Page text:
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A dark period might help the Cubs — and especially their fans

Cubs manager Joe Maddon says his team will struggle at times this season, but not everyone believes it. (Photo by Jonathan Daniel/Getty Images)

Joe Maddon recently said that the Cubs would go through a rough stretch this season that included actual losing. Cubs fans smiled at the manager, then went back to trying to predict the date the team would get to 120 victories. June 16 seemed to be the consensus.

At the risk of bringing your buzz down from rapture to mere ecstasy, might I suggest that a little get-together with struggle and strife could be a good thing for the team and especially its fan base? I bring this up because of the overwrought reaction to Garrit Cole’s assessment Sunday that the Cubs aren’t the best team in baseball. You would have thought the Pirates’ ace had said pandas needed to be wiped from the earth.

Maddon handled it the right way, saying he doesn’t worry about things like that. The people outside the clubhouse? Like scandalized churchgoers.

Clearly, there’s a ways to go before Cubs fans get the hang of acting like they have the best team in baseball. If you’re used to this kind of success, you don’t care what Cole says. You don’t care what anybody says. And that’s mostly the way the manager and the players reacted, even though the franchise hasn’t won a World Series since 1908.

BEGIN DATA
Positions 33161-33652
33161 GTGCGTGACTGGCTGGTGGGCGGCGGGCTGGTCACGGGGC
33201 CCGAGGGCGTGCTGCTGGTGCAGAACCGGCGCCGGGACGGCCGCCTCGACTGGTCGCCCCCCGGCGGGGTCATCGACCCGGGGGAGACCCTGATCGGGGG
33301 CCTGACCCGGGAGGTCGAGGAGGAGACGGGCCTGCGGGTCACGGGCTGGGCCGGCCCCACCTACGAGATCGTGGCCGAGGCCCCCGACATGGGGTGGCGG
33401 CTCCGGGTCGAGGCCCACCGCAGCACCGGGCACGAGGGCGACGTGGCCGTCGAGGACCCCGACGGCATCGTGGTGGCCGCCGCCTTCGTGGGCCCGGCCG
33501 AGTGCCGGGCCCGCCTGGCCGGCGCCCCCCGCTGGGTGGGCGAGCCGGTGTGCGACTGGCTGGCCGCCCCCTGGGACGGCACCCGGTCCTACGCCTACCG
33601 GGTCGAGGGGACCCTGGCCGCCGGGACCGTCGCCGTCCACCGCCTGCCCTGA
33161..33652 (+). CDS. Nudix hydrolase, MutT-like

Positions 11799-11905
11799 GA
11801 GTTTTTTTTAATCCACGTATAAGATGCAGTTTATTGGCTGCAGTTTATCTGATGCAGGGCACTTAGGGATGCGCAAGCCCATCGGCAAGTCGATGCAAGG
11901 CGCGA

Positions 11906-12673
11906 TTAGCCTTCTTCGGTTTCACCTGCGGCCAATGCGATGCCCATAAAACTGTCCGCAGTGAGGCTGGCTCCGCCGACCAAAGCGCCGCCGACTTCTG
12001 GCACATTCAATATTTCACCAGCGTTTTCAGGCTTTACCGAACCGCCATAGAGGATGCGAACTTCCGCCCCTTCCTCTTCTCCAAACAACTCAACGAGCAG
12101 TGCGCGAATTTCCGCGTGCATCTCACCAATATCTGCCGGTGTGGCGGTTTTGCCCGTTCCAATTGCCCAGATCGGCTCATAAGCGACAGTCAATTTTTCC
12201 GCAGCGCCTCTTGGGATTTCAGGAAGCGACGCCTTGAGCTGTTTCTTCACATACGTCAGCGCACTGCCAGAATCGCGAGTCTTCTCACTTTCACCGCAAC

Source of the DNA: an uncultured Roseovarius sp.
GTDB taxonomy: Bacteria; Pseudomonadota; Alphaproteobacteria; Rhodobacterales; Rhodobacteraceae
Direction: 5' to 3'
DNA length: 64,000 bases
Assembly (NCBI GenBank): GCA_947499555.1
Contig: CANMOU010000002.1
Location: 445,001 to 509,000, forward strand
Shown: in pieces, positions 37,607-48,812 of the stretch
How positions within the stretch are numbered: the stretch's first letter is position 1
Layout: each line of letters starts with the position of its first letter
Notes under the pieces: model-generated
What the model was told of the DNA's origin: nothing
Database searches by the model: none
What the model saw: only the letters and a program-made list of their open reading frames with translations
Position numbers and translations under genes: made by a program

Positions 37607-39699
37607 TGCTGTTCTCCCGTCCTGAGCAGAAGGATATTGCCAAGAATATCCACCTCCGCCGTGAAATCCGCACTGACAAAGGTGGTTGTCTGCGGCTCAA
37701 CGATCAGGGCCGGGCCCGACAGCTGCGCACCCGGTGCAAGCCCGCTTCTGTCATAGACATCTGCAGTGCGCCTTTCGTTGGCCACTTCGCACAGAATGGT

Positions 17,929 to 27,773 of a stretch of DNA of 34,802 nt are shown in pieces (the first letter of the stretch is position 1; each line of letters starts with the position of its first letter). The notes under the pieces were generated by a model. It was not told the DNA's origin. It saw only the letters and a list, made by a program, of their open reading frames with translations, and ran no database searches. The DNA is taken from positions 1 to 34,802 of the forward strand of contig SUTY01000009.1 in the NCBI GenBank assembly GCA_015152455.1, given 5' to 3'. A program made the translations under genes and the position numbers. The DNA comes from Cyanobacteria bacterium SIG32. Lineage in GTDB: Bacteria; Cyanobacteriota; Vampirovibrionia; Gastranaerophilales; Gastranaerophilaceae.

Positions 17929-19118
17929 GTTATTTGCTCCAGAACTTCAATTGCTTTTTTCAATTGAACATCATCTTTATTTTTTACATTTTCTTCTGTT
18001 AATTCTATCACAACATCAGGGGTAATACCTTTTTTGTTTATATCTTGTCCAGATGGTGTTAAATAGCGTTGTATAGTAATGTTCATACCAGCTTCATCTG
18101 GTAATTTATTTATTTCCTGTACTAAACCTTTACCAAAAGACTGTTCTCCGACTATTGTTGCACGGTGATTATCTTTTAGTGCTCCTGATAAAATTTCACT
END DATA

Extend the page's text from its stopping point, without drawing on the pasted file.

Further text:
People are riding a little too high. This is not a coronation. There’s no Manifest Destiny here. Just because the Cubs are mowing down opponents and are indeed the best team in baseball right now doesn’t mean that they will be the last team standing in October.

There’s work to do, and that’s going to involve a stretch or stretches in which the club doesn’t play well at all. It happens in a 162-game schedule. Even to these Cubs.

A reality check is in order. Enjoy the hell out of this season but remember that the team hasn’t won anything yet, didn’t win the division last season and has many challenges ahead. Baseball is hard, no matter how easy it seems now. A little perspective goes a long way.